For the love of money is the root of all evil: which while some coveted after, they have erred from the faith, and pierced themselves through with many sorrows. (1 Timothy 6:10) I recently finished reading Marcia L. Colish’s Medieval Foundations of the Western Intellectual Tradition for one of my seminary courses. Coupled with other readings on medieval theology, I have come to greatly appreciate the richness and depth of medieval theology, an appreciation that
Loving God, Our walls are too high Our gaze is turned inward We avert danger at the expense of love We seek ourselves to the extent of losing identity We focus on living so much that we never truly exist May the example of your Son be seen among us May his life be dramatized in the play of our lives May we improvise according to the story of the suffering king May we be
If there’s one thing everyone agrees on, it’s this: “You shouldn’t use law to force your morality on others.” And if there’s one other thing everyone agrees on, it’s that the other side is always trying to do exactly that. You don’t want to use contraceptives? Fine. Just stop insisting that others avoid them as well. You want to participate in gay weddings? Fine. Just stop making cake vendors do the same. What’s going on
The peanut butter aisle of a major grocery store presents the average shopper with a great moral dilemma. From the wide variety of options available, how does one select which jar of peanut butter to purchase? The discerning shopper has to be able to select between multiple brands and different price points. Furthermore, the all-important crunchy or creamy decision needs to be made. As the shopper makes his or her final choice, other factors must
What does it mean to remember well? To remember ethically? These questions are as engaging as they are rare. How often do we think about the ethics of memory? Our default assumption is to portray memory as an objective recollection of details, but that’s a misrepresentation. Memory is a value-laden, subjective, interpretive engagement with the past. History and memory are never objective affairs, but are imbued with significance that has a direct influence on our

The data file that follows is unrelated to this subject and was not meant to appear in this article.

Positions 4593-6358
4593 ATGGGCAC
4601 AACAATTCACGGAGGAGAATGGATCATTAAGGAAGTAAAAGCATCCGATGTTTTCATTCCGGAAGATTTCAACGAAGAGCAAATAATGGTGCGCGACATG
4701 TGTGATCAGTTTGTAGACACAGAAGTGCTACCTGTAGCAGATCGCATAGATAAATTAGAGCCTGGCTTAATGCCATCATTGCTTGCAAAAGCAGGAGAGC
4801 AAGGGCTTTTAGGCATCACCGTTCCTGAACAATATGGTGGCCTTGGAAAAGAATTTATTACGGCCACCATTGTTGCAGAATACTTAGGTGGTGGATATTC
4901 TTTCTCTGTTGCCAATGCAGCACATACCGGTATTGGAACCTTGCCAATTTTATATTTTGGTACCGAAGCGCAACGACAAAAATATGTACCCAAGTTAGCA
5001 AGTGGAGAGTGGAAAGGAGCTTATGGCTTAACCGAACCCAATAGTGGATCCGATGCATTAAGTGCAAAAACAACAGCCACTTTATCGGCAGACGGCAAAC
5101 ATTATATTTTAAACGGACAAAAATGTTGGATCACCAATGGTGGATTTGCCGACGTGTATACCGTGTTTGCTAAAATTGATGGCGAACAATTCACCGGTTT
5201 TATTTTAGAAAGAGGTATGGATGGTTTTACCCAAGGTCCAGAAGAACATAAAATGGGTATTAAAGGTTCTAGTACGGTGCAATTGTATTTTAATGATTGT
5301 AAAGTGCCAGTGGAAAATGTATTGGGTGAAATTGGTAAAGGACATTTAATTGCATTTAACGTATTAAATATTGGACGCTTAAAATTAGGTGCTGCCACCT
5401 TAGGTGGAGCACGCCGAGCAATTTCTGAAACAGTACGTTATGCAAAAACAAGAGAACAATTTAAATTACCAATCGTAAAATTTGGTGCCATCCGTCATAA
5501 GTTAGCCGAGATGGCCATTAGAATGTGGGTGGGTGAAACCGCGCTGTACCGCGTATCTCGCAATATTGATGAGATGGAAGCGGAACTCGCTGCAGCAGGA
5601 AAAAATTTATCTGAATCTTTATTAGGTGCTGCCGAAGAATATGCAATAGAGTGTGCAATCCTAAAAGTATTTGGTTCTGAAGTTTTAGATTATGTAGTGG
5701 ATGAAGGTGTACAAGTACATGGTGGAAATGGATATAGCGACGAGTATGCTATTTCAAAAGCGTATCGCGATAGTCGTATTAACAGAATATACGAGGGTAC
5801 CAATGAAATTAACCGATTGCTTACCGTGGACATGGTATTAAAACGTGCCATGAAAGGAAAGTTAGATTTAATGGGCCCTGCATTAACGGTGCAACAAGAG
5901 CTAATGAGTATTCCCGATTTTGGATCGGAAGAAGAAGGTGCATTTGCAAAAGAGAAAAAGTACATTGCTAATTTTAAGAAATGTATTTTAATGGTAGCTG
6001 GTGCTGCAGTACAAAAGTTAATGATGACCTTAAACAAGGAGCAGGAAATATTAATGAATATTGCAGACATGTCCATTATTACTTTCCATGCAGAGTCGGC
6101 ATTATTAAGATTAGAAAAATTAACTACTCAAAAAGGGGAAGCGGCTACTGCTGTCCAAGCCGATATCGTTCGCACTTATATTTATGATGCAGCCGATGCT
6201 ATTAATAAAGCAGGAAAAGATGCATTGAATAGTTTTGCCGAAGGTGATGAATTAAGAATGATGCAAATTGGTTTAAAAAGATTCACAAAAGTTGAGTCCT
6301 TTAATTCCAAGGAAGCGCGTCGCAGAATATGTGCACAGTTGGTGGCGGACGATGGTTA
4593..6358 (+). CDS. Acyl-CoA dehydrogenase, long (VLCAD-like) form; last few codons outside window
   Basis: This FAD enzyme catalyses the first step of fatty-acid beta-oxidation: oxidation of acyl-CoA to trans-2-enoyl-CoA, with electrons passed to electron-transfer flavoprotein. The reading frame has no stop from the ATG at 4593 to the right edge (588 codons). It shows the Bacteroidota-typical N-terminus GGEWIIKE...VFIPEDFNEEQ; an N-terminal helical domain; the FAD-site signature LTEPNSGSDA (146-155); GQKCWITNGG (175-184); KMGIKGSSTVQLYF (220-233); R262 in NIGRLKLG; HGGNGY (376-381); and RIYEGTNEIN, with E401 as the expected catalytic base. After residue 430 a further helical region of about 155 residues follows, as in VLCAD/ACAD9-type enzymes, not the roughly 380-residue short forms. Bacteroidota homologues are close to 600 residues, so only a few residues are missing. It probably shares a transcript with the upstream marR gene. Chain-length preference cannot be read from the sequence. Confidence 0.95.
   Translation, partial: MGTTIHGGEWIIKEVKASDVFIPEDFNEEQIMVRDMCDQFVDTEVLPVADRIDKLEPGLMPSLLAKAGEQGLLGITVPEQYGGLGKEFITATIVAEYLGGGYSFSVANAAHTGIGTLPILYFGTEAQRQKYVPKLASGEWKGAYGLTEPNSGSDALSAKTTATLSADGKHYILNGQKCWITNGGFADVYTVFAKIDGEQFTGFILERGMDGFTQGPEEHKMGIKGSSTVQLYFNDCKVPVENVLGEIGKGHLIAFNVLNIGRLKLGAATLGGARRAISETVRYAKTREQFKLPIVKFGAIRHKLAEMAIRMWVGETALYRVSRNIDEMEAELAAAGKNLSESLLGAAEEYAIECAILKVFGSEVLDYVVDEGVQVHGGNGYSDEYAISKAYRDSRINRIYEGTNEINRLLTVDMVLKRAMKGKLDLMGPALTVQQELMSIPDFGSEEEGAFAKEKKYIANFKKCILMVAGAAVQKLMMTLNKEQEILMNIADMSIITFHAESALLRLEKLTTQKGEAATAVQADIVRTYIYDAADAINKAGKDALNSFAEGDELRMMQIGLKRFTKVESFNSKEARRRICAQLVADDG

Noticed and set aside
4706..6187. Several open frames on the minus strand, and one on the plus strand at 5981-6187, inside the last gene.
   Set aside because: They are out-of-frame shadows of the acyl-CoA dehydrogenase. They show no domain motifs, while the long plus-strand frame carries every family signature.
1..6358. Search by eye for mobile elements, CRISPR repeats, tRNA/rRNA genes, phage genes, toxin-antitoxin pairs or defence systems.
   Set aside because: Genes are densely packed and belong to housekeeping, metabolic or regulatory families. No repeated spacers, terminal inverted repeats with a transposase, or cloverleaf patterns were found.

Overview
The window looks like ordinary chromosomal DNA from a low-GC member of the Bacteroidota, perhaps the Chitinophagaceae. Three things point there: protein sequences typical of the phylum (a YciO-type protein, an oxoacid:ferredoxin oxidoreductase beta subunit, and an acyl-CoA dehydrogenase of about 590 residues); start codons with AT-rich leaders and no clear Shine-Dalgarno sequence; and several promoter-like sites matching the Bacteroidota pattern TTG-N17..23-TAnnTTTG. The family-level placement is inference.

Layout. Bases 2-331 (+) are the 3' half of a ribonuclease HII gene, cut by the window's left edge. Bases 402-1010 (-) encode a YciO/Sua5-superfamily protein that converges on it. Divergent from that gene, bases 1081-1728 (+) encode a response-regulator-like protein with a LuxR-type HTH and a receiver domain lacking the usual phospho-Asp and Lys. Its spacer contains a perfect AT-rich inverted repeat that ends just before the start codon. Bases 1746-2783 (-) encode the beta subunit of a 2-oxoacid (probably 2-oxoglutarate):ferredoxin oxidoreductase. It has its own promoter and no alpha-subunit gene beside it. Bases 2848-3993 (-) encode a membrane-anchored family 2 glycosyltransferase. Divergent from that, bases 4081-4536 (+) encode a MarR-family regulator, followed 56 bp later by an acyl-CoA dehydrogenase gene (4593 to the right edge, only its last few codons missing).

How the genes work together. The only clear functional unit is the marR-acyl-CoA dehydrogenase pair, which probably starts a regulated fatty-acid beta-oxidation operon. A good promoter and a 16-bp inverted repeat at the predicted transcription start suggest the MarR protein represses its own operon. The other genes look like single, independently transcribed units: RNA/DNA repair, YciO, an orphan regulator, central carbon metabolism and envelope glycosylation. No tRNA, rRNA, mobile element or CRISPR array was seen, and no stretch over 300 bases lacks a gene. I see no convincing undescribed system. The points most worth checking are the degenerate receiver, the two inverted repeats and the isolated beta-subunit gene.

the end of the cigarette i smoked a cigarette today and drank a glass of milk set on a log both i and the milk were beading sweat now and then i leaned the column of the cigarette against a flake of bark that used to generate the very life of this tree now a log i sat on indifferent to me in the yellow sunlight the cigarette was from a yellow pack with a
“Costly grace is the sanctuary of God; it has to be protected from the world, and not thrown to the dogs.” 1 A recent New York Times article calls out evangelicals on their willingness to excuse scandal within their ranks. The proof case in focus was the Bill O’Reily sex allegations and subsequent firing. Katelyn Beaty, the author of the piece, laments the evangelical sympathy and loyalty expressed for O’Reily that followed. She then chastised
The leaders we follow are often problematic. But are they hypocrites, or “morally-complex” antiheroes? What’s the difference? And what about you and me?
In recent years and months it has become undeniable that the foremost social issues pervading our culture involve personhood and identity. The transgender debate is the most obvious manifestation of this. But the broader, or perhaps underlying, debate of how personhood is to be defined is rapidly expanding beyond gender neutral bathrooms at Target. Indeed, even rivers are being declared ‘persons’. And it is becoming evident that technology will be interwoven into these questions, or
“Tradition is not static but dynamic, not stifling but liberating. Orthodoxy is a tool, not an end…I sometimes feel that a traditionalist means one who is effectively ignorant of the tradition in its richness and complexity but who clings, neurotically and fiercely, to the conventions of several decades past.”1 “Conventionality and orthodoxy are completely different matters, and that many who boast the name of Catholic would be surprised and shocked at what the tradition actually